Playing With / Crutch Character

Basic Trope: A character/ability/item that starts out powerful, but becomes less useful as the game goes on.
  • Straight: At the beginning of the game, Bob is your strongest character, but your other characters start overpowering him later in the game.
  • Exaggerated:
  • Downplayed: Bob can still slog through the rest of the game, but for maximum effectiveness it's best to switch to another character.
  • Justified:
    • Bob is a grizzled old fighter who can defeat weaker enemies with ease, but can't catch up with the newer fighting styles that the other characters and tougher enemies use.
    • In an RPG, Bob is a latecomer to the group, and in order to avoid a large imbalance between his level and the others (so that he is not ignored by all who play), he has an item which gives him a nice power boost. This boost is proportional to the difference between his level and the others, so that he is not useless at first but the item becomes less and less powerful as Bob catches up.
    • Bob is actually hiding his true strength. In the first dungeon he easily defeats enemies because he uses just enough abilities to get over the weak enemies, but declines to show his true strength for some reason. He keeps acting weak after because he fears being caught more than holding back and having the party fail.
    • Bob was an anti-slime warrior for the local village, and the first dungeon is full of slimes. After the first dungeon, Bob's over-specialization means that his talents don't work as well, and he only follows the heroes because he counts as a knight.
    • Bob's abilities are all centered around fighting weaker, more common mooks. Cut to the mid/late game, and these enemies appear much less often. Cross this with the abundance of Demonic Spiders, and Bob's going to have a hard time.
  • Inverted: Magikarp Power.
  • Subverted:
    1. While it seemed that Bob's character is becoming increasingly ineffective in battles, the party eventually travel to a strange land where only his attacks could damage the enemies, allowing him to regain his usefulness.
    2. Bob had to leave the party for a while, seemingly rendering the experience gained moot. However, he later returns: If you treated him like a normal party member early on, he'll be able to hold his own. If you kept him out of the party while you had him the first time, he'll be too weak to catch up.
  • Double Subverted:
    1. He becomes useless again once the party moves on to different locations.
    2. He stayed off the team too long and didn't gain any experience in the interim and, when he gets back on the team, is too weak to fight even if you level grinded him when you had him available before.
  • Parodied:
    • Bob is a Jerk Ass who is deliberately not giving 100% so he can enjoy watching Alice and Report Siht attempt to not die.
    • Bob's class is "Goblin Slayer," and all of his skills and bonuses are focused on killing goblins, disarming goblin-made traps, and so on, while being absolutely pathetic against anything else. The first enemy you fight in the game is the last goblin in the entire world. Oh, and you can't flee from the encounter.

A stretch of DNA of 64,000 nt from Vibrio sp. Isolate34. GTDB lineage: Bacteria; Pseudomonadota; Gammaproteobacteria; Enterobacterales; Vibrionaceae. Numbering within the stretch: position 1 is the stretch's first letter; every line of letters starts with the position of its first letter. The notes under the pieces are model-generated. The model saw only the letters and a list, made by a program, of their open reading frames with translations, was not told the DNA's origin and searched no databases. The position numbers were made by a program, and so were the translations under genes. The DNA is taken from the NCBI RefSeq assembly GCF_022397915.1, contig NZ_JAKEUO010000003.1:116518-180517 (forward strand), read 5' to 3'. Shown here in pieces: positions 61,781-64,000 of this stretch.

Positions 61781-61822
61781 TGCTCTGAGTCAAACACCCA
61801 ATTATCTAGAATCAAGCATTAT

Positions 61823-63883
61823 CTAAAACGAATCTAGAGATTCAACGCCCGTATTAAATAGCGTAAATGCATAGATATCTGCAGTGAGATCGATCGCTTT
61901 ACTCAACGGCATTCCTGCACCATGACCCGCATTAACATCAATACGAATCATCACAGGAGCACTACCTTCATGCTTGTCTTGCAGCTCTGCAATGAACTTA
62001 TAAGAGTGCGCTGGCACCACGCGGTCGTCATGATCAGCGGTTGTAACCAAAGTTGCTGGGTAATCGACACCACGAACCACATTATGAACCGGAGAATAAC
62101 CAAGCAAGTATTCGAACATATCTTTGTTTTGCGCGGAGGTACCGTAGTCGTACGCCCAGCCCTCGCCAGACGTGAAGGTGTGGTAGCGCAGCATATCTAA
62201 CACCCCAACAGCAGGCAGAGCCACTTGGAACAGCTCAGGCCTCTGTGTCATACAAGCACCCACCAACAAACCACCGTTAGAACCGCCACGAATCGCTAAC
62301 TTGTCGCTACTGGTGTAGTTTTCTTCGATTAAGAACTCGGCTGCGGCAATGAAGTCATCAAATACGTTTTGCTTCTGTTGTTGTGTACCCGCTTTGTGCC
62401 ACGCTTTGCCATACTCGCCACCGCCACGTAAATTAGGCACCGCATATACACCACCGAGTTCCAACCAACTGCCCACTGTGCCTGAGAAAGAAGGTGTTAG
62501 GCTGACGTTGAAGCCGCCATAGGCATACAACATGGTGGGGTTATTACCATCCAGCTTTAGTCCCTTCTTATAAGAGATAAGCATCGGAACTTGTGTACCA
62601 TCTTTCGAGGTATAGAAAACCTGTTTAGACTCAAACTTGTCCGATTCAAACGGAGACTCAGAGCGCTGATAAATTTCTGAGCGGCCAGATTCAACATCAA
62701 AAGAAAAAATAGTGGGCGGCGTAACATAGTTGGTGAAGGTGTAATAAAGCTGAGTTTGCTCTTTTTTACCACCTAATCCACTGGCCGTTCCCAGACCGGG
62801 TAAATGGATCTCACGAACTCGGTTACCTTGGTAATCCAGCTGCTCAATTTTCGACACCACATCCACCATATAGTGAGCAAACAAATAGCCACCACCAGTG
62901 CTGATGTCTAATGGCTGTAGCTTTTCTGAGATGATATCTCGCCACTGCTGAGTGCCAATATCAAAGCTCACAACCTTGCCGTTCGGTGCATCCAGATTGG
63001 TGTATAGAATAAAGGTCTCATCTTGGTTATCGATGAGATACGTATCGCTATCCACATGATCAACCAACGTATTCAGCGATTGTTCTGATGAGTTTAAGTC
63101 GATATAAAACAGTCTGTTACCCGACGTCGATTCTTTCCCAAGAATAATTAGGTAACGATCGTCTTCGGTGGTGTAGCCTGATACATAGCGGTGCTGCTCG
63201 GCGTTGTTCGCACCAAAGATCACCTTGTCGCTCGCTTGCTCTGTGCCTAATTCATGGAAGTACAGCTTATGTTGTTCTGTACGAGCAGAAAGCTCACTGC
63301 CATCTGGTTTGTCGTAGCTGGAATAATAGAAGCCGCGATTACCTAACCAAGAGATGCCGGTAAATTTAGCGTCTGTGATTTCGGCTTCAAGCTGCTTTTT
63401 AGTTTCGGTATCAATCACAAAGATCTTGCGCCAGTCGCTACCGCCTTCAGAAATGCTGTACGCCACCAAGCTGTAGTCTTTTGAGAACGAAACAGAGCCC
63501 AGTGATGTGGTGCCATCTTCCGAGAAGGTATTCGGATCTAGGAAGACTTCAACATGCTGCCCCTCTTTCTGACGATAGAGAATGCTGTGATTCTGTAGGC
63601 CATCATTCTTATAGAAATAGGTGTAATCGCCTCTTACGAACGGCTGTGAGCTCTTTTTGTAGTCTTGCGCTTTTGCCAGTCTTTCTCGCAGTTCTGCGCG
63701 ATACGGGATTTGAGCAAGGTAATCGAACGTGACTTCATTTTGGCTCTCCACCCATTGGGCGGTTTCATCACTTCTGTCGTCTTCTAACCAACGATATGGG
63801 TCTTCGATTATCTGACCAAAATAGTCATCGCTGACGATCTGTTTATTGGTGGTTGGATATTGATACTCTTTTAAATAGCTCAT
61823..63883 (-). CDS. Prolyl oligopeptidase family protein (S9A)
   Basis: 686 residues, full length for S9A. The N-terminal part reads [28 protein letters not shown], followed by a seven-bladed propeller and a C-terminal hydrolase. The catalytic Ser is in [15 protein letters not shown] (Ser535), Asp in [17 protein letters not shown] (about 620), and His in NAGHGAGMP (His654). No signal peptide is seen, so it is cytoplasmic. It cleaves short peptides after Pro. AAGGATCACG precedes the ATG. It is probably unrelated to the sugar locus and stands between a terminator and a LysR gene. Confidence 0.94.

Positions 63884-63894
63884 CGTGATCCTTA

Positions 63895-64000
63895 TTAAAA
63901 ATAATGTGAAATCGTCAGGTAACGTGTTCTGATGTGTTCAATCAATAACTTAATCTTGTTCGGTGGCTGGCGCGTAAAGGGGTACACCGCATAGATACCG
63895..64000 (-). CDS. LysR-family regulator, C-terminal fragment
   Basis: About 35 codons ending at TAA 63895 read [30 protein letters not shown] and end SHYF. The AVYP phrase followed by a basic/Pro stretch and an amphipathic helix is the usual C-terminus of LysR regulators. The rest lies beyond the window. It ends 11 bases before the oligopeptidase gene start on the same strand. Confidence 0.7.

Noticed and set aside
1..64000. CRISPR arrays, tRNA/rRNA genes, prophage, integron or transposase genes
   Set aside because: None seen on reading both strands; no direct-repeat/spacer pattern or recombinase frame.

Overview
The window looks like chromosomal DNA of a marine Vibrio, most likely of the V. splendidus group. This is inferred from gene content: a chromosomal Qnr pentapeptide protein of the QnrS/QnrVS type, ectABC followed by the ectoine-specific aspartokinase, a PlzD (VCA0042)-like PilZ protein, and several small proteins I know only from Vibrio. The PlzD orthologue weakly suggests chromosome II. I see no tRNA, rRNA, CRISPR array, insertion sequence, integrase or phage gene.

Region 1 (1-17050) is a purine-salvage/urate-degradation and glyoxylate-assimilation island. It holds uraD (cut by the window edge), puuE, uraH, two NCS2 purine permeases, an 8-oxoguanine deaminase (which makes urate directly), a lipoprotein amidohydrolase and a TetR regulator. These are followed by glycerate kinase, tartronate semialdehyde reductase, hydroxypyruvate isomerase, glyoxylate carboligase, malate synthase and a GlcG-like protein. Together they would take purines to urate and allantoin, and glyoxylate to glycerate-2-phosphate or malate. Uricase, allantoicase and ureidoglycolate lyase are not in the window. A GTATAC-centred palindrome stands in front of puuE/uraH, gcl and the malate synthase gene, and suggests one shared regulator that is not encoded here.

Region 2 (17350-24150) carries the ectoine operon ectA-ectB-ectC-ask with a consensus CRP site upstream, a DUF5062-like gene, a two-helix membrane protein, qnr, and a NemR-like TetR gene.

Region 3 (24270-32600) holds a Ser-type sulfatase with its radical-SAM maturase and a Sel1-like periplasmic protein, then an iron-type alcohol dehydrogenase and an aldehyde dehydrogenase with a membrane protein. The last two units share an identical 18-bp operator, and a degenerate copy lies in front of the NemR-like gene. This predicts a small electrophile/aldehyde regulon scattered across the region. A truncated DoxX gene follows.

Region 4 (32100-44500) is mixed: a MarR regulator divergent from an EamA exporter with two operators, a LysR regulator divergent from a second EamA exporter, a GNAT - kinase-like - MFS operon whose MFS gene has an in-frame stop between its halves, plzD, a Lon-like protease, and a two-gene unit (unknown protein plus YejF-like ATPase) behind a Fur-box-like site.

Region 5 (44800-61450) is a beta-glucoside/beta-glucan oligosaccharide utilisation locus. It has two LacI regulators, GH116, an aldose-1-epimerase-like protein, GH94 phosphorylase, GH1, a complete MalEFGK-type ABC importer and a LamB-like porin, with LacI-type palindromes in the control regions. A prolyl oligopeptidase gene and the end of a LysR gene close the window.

• Zig Zagged: Bob's usefulness fluctuates wildly throughout the game.
  • Averted: No character starts out significantly stronger than the others early on.
  • Enforced:
    • "The game testers said the game is way too hard in the beginning. Let's give players a powerful character to start with to make it easier".
    • Alternately: "Let's give players A Taste of Power".
  • Lampshaded: "Bob is a strong guy, but don't rely on his power too much; if the others don't get some fighting experience, you'll be in trouble later on".
  • Invoked: Bob purposely lets the others get stronger than he is so he can retire.
  • Exploited: Aware that the plucky, inexperienced heroes are bound to come after her, Evil Overlord Alice sends her powerful henchman Bob to "help" them, depriving them of needed experience so when they do face Alice they're hopelessly outmatched.
  • Defied: To avoid being left behind, Bob continues to train himself to remain one of the strongest in the party.
  • Discussed: "You know, Bob, if you don't keep up with your training, we're all going to become more powerful than you later on!"
  • Conversed: "Are you close to the final boss?" "Yeah. Why do you ask?" "Don't pick Bob. Just don't."
  • Deconstructed:
    • Possibly due to "So Long, and Thanks for all the Experience", Bob becomes a character that no serious player would use, to the point where players wonder why he's even in the game.
    • Bob becomes aware as the story progresses that the rookies he used to look out for are out-pacing him and he Can't Catch Up, leading him to doubt his ability and role within the team.
  • Reconstructed:
    • Bob is still recognized as "a good character for beginners to use" to adjust to an otherwise-difficult early learning curve.
    • Instead of getting frustrated, Bob takes pride in watching the former rookies blossom and grow more powerful, and eventually retires after becoming certain that they won't need him holding their hands and protecting them any longer.
    • Bob even offers to train his eventual replacement, Charlie, so that his experience doesn't go to waste.
  • Played For Laughs: When setting up for The Very Definitely Final Dungeon, if you add Bob to your party, everyone else in the party groans and starts complaining about how pathetically weak he is now.

Back to Crutch Character. It's not a very good page the further down you get, though...
http://tvtropes.org/pmwiki/pmwiki.php/PlayingWith/CrutchCharacter